To assess whether the AHSUNC program had an effect on the progress observed or if progress was merely an effect of maturation (i.e., natural child development that would have occurred regardless of AHSUNC participation), two types of comparisons were made:

  1. the scores of AHSUNC participants were compared to ‘standard’ scores for children of their age;
  2. the scores of new AHSUNC participants at the start of the school year were compared to those of returning AHSUNC participants.

These comparisons both provided evidence that the AHSUNC program is having a positive impact on the school readiness skills of its participants.

When compared to age-specific norms, AHSUNC participants made substantial progress during the school year

Participants’ scores were compared to age-specific norms, which represent the ‘typical’ performance of children in each of the skill areas.

The results from this comparison show that AHSUNC participants started out at the beginning of the school year performing below the age-specific norms, and progressed to having scores similar to the norms by the end of the school year.

Participants who had previously participated in AHSUNC had higher scores at the beginning of the school year.

Participants who had previously attended the AHSUNC program, before the 2010-11 school year, had higher scores in Phase 1 than participants who were in their first year of AHSUNC programming.

This findings suggests that improvements in school readiness from the previous year of participation in the program were carried over and measurable at the start of the next school year.

Figure 4: Relative progress of study participants: Comparison with age-specific norms
Figure 4: Relative progress of study participants: Comparison with age-specific norms

The examination of relative progress of study participants over the course of Phase 1 and Phase 2 was done using comparison with standardized age-specific norm scores. This comparison showed that AHSUNC participants started out at the beginning of the school year performing below the standardized age-specific norm scores. AHSUNC participants had an average school readiness score of 68 as compared to the age-specific norm/average score of 77.

However, AHSUNC participants progressed to having scores similar to the norms by the end of the school year. AHSUNC participants now had an average score of 81 versus the age-specific norm/average scores of 80.

3. The Brigance Screen was useful for AHSUNC sites and teachers

In addition to supporting program evaluation, the Brigance Screen can be useful for local AHSUNC sites. By assessing a variety of skills, the screen can help teachers identify potential learning challenges, strengths and weaknesses.

It can also help site staff decide if a child should be referred for further assessment or if some participants could benefit from additional support in certain areas.

Finally, the screen can be used to help plan lessons, to measure progress throughout the year, or for discussions with parents and caregivers about their child’s development.

  • A majority of sites (67%) found the results from the Brigance Screen useful for organizing their program.
  • Sites who felt that the results had been useful indicated that it gave them information on the developmental areas they needed to focus on in their programming and the specific needs of each child.
  • Many sites also noted that the results were helpful for lesson planning and provided ideas for types of activities to incorporate into their programming.

In Summary

The AHSUNC program is successful in producing measurable impacts on children’s school readiness. Over the course of the school year, AHSUNC participants improved significantly in all three skill areas assessed: language, motor and academic skills.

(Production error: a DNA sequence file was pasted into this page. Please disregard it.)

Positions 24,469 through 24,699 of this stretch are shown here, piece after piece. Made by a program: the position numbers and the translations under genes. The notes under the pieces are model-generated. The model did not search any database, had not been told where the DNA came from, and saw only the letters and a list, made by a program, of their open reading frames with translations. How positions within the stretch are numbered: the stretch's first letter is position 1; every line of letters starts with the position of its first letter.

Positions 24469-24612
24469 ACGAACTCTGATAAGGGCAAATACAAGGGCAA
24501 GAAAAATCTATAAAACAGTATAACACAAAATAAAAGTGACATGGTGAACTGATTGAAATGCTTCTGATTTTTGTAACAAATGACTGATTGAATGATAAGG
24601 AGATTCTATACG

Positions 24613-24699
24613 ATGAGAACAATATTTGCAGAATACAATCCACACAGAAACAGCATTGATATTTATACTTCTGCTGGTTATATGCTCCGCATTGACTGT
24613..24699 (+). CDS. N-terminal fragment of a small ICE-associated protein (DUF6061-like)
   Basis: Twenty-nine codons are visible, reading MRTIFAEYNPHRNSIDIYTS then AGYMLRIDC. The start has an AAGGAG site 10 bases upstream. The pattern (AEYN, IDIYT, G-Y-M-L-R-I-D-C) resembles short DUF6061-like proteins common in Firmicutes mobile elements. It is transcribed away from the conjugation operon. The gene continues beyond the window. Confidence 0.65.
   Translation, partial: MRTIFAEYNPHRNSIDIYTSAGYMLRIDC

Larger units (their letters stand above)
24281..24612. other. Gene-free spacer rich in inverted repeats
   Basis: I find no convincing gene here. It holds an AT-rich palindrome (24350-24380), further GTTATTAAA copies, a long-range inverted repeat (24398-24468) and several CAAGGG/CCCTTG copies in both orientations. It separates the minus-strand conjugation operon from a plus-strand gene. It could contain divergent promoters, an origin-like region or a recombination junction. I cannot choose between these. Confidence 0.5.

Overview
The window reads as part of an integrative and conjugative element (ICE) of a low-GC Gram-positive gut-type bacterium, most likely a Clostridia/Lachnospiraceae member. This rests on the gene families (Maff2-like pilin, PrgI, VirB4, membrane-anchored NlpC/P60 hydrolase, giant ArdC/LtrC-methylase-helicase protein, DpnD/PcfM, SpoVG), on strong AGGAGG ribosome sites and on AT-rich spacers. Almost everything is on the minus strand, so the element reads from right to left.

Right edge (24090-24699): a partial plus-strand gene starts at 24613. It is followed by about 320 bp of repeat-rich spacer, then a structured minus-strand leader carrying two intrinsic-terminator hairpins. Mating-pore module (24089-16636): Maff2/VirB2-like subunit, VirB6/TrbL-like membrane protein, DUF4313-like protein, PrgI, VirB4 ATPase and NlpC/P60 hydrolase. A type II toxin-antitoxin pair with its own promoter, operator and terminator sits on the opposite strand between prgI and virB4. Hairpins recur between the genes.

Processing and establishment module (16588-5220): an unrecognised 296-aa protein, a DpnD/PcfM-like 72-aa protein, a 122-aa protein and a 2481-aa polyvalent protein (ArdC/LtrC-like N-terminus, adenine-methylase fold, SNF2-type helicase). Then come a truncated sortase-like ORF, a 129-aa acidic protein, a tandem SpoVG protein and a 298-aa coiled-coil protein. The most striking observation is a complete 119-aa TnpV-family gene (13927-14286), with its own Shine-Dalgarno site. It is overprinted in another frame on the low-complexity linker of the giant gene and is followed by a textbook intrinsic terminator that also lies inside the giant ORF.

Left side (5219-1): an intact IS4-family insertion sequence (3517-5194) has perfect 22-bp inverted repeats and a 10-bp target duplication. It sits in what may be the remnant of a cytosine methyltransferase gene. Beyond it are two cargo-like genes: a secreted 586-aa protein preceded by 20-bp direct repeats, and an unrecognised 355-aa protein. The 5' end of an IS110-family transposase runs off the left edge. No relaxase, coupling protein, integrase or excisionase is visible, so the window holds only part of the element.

Although there were some differences in the level of progress achieved by certain groups of children, all groups improved significantly over the course of the school year.

By helping its participants improve their school readiness skills and be better prepared for school, the AHSUNC program plays an important role in the healthy development, later educational success, and future health outcomes of Indigenous children.

Acknowledgements

Many individuals and groups made this project possible. Firstly, we would like to thank the children and parents, as well as the AHSUNC sites and their staff, who took part in this study; without their active participation, this initiative would not have been possible. Secondly, we would like to thank the members of the National Aboriginal Head Start Council (NAHSC) and PHAC’s program consultants who supported this initiative and provided feedback along the way.

The implementation of this national initiative was informed by the experience from evaluation initiatives undertaken by the Western Arctic Aboriginal Head Start Council (WAAHSC) in the Northwest Territories, the Yukon Aboriginal Head Start Council (YAHSC), the Nunavut Inuit Head Start Council (NIHSC), the Alberta AHSUNC Provincial Committee, as well as the Atlantic AHS Committee. These community-based initiatives were very helpful in guiding our work.

Finally, we would like to thank the consulting fims who contributed to this study: Dale McMurchy Consulting, Goss Gilroy Inc., as well as Dr. Jennifer Chalmers who shared her expertise and advice throughout the study.

References

Footnote 1

Offord Centre for Child Studies (2004). Early Development Instrument (EDI): A population-based measure for communities – Factsheet. Hamilton, ON: McMaster University.

Return to footnote 1 referrer

Footnote 2

Janus, M., Hughes, D. & Duku, E. (2010). Patterns of school readiness among selected subgroups of Canadian children: Children with special needs and children with diverse language backgrounds. Offord Centre for Child Studies. Hamilton, Ontario: McMaster University. www.offordcentre.com/readiness/files/2010_05_06_SR_subgroups_SN_Lang_CCL.pdf 

Return to footnote 2 referrer

Footnote 3

Wold, C., Nicholas W. Starting school healthy and ready to learn: using social indicators to improve school readiness in Los Angeles County. Prev Chronic Dis 2007;4(4). www.cdc.gov/pcd/issues/2007/oct/07_0073.htm.

Return to footnote 3 referrer